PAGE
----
Disbelieving Our Own Narratives

By | March 27, 2012

I got to participate in a live online event yesterday talking with Abundance authors Peter Diamandis and Steven Kotler. What a treat. I put myself in the queue for questions and asked the authors the following: now that the book has been out for a few weeks, how has it been going dealing with the media?

Owing to the fierce devotion the media has to painting a bleak picture of what’s occurring in the world today and to drawing up even grimmer scenarios for the future, you would think that the constant media exposure of a book tour would generate a lot of friction, or at least tension. But no. Both authors report that they’ve been pleasantly surprised by how well everyone, or at least most everyone, is taking the news that the world is not going to hell in a handbasket.

Why is that? I think it’s because most of them, deep down, don’t really believe their own narrative. Now don’t take that as an all-out slam on the media. I know it sounds pretty bad, but the mitigating factor (if this is a mitigating factor) is that most of us don’t believe our own narrative about the future.

Research shows that most people have a positive expectation for their own future. In fact, most people have an unrealistically positive expectation for their own future. And that’s okay. Apparently there are evolutionary advantages to this sort of optimism. Over the long haul, optimists — at least this particular variety of optimists — have done a better job than pessimists of living long enough to reproduce. (This is a vast oversimplification, of course. Sometimes it’s advantageous to be a pessimist, and sometimes being an optimist will get you killed. But statistically, over the long haul, optimism appears to provide a greater survival advantage than pessimism.)

Interestingly, that set of expectations doesn’t necessarily get applied to others. If anything, we tend to underestimate their future happiness. But I think the’re’s an important difference. The notion that we are each going to have an extraordinary future is an ingrained belief. It’s the way we think when we’re not thinking about how or what we’re thinking.

Our views about the future of humanity, on the other hand, are more just a position that we have assumed. And if you’re going to pick an outlook on humanity, optimism has never been all that socially acceptable. The cool kids are mostly cynics, resigned to the inevitable decline and downfall that their species. It’s an insult to call somebody a Pollyanna. But what’s the opposite of that? A cynic? (That sounds way better than Pollyanna.) A Gloomy Gus?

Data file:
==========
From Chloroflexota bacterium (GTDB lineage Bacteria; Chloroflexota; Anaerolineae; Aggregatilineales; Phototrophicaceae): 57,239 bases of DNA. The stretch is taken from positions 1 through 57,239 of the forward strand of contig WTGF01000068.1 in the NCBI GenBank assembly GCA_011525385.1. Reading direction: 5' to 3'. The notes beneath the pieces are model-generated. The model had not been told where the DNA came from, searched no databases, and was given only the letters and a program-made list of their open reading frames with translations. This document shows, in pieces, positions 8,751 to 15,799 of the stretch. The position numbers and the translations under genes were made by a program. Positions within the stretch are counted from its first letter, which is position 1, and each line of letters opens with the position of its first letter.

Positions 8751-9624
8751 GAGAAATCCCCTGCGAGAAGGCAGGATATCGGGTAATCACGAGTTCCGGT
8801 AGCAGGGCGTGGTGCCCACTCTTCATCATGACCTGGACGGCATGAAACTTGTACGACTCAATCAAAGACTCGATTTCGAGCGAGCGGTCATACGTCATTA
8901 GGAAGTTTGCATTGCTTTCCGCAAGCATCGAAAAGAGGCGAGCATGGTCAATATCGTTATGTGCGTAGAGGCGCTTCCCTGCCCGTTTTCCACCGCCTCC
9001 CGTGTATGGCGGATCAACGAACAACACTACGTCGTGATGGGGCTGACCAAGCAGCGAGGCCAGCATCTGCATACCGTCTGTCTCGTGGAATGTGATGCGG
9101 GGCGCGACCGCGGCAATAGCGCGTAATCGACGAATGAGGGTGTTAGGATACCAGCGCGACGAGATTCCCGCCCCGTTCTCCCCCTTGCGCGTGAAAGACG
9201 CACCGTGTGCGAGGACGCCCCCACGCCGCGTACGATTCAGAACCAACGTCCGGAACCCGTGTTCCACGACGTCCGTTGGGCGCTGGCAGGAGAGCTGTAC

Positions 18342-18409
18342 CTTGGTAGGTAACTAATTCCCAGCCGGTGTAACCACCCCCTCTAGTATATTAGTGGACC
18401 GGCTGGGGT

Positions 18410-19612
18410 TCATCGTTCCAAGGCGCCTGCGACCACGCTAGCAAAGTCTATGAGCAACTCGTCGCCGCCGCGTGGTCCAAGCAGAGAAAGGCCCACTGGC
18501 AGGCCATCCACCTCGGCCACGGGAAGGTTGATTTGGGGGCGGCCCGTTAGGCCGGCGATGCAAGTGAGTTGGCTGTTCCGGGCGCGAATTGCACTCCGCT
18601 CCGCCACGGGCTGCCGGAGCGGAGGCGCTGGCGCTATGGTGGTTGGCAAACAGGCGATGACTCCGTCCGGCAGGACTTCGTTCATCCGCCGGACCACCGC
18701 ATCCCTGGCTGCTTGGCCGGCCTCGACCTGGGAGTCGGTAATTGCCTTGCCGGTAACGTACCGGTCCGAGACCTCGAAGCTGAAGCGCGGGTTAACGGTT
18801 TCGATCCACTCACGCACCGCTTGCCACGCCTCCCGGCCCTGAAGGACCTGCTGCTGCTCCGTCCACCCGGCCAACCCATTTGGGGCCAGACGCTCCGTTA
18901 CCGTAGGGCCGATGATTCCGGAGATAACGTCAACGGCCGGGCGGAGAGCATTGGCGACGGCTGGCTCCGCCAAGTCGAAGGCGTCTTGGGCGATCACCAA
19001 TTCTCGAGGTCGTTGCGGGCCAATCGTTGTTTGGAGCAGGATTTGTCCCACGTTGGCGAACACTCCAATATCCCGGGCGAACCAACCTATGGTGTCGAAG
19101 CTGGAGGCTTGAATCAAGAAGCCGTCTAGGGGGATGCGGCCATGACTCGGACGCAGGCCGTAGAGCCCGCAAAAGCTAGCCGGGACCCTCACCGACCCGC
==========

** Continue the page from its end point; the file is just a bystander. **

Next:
Nobody says that.

Plus, a generally pessimistic outlook is increasingly built into our political discourse. If things don’t change soon…you can pretty much  insert your favorite doom scenario. Environmental, social, economic — take your pick. The world is divided between US, the people who genuinely want things to be good, and THEM, the ones who are carelessly or perhaps even deliberately leading us to our doom. The more precarious things sound, the more urgently we need people to sign onto our side — and possibly make a donation. Go to just about any political blog and that’s the basic narrative you’ll find. The ideology doesn’t matter, although (not surprisingly) the farther you are to either the left or right, the greater the evil of the other side and the greater the danger they represent.

I think what happens is that when people, even media people, hear something like what Diamandis and Kotler have to say,  it reminds us of what our true disposition towards the future is. Deep down, we believe that things can work out, and that we’re going to find a way to make that happen. Of course, I doubt that  many (or, sadly, any) of the media folks the authors have spoken to over the last month have undergone a permanent change in outward position towards the future.

If it bleeds, chances are it’s still going to lead.

Still, I find great encouragement in the fact that Diamandis and Kotler have been (mostly) warmly received so far. It tells me that cynicism and pessimism need not be permanent. If they can be set aside for a few moments, they can be set aside.

Anyway, here’s Peter Diamandis telling us what (deep down) we all suspected might be true: that the future might not be so bleak after all; that the world may, in fact, be getting better all the time.

Cross-posted from Better All the Time.